Mana Pools National Park Your Ultimate Safari Guide.
Mana Pools National Park
Paddling down the river was both relaxing, terrifying, and invigorating. One minute we’d be paddling down a beautiful channel and the next we were face to face with a grumpy hippo. After surviving the daunting canoe safari we arrived in Mana Pools. Here we stayed at our first Wilderness Safaris properties Little Ruckomechi & Ruckomechi.
While staying in Mana Pools we were overwhelmed by the sense of wilderness. It seems to be a park lost in time. On game drives, we would drive over varied terrain only to catch a glimpse of eland moving through the bush or a waterbuck leaping over a fallen tree. And it was only five minutes after checking into camp that we had a herd of elephants right outside our tent.
The elephants of Mana Pools are abundant and they’re impossible to miss. They are ever-present in the camps of Mana Pools. We often found an elephant comfortably walking over decks and munching on the trees around our tent. Some of our closest experiences with these mesmerizing giants came about in this park.
Their presence in camp was palpable and I spent much of my time with those that ambled into camp. It is apparent that they are aware of the camp and feel comfortable at all times with the guests and staff. This made for a humbling safari in a stunning part of the world.
Mana Pools Wildlife
Mana Pools National Park is home to many of the standard large wildlife throughout Africa. Four of the “Big Five,” animals call the park home, which excludes the Rhino. As mentioned, elephants are abundant and often frequent the safari lodges. Our lodge, Ruckomechi, had some very curious elephants who interrupted meals on the back deck to take a sample from the lunch buffet. Other park favorites include lions, leopards, and a few packs of African wild dogs.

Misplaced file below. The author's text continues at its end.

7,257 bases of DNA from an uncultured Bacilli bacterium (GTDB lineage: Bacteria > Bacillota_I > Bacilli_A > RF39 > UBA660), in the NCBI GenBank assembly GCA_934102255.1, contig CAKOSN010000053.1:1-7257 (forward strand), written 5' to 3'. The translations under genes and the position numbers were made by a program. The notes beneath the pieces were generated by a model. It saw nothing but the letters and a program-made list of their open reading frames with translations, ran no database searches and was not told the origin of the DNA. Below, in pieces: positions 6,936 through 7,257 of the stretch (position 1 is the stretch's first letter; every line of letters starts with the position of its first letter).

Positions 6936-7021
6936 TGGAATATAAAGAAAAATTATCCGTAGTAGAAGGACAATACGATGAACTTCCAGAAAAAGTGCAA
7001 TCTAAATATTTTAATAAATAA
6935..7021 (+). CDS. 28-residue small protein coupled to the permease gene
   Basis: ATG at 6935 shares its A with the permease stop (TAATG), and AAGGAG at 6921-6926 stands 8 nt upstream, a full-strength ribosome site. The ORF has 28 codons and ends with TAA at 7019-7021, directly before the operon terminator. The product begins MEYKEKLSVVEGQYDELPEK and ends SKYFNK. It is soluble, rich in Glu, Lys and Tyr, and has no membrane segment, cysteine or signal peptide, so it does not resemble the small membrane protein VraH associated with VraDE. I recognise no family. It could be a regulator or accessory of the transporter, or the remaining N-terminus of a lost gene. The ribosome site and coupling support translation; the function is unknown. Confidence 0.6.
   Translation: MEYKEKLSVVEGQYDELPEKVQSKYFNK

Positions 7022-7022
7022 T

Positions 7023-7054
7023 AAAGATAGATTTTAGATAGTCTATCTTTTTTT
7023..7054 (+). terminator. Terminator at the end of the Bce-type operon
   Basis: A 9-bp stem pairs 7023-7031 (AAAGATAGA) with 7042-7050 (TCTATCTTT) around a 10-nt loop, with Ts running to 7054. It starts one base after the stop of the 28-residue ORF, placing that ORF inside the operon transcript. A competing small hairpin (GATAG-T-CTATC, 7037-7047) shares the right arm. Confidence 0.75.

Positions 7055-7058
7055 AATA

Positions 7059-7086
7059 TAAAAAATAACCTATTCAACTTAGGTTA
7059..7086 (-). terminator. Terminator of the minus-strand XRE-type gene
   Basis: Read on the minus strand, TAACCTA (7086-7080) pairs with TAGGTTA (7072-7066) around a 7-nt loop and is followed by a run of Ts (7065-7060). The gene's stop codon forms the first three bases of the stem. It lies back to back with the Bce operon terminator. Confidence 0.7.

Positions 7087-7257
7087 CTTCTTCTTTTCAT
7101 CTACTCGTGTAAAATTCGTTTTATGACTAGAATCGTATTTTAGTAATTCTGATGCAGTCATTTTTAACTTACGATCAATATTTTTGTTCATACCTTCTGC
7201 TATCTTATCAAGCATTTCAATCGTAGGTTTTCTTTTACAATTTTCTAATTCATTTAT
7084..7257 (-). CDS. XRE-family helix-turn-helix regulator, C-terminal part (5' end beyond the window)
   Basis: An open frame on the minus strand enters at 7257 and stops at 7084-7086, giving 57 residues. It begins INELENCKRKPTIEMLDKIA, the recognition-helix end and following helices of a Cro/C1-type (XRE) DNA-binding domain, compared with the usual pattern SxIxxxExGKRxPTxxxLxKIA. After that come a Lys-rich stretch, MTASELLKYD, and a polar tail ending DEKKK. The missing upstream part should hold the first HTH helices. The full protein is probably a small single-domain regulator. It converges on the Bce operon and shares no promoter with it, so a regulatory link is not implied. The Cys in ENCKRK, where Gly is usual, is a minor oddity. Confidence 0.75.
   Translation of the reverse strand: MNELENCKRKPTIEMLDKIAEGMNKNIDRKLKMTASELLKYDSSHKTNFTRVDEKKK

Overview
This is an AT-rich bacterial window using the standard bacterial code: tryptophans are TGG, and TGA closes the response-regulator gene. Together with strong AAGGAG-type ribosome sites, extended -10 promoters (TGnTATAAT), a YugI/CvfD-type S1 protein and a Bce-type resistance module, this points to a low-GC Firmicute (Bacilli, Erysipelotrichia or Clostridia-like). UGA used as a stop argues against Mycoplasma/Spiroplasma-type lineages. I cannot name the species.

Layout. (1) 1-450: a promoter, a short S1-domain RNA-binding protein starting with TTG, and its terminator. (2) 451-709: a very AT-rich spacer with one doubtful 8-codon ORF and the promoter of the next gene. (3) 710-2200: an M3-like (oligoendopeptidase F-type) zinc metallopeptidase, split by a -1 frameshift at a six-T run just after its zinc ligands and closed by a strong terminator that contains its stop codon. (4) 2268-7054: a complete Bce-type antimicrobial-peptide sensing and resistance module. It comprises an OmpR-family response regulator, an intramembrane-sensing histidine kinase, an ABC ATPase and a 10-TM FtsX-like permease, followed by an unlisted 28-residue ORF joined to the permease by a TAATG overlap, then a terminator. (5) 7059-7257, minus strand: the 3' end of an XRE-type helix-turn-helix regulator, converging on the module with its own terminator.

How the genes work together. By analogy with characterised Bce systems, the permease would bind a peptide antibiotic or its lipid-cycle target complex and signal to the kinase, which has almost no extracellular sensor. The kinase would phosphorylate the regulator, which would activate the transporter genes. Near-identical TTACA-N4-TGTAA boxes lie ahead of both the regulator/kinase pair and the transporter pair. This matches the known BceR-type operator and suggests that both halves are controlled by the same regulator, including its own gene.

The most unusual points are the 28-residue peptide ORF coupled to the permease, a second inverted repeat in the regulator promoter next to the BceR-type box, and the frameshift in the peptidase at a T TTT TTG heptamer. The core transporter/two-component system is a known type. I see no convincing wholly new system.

There are a few notable animals that are absent from the park due to the terrain. Giraffe and Wildebeest are absent from the park and there is a debate as to why these two animals have never made it into the Zambezi Valley, but it has been speculated that they cannot make it over the Zambezi Escarpment.
Mana Pools Landscape
The 2,500 sq km park sits on the banks of the Zambezi offering view access to islands, sandbanks, and pools. Although, the park is limited in size it is encompassed by safari areas and concessions that amount to around 10,500 sq km of unfenced wilderness.
The Zambezi River is the focal point of the park and wildlife can be found in abundance along its banks. Hippos and crocodiles can be seen just about everywhere and a wide variety of aquatic birds are regulars.
Canoe Safaris on the Zambezi
The mighty Zambezi is the fourth largest river in Africa and cuts through six countries on its way to the Indian Ocean. There are many national parks and safari concessions that stake their claim along this famous river. However, the Zambezi Valley is unique in its large wilderness area as the Zambezi divides both the Lower Zambezi and Mana Pools national parks. This large wilderness creates a biodiversity hotspot.
That’s why canoe safaris are a popular day activity for lodges along the Zambezi River. For the more adventurous there is the option to take a multi-day canoe trip down the river. We were fortunate enough to experience this one of a kind trip with the experts at Nature ways Safaris.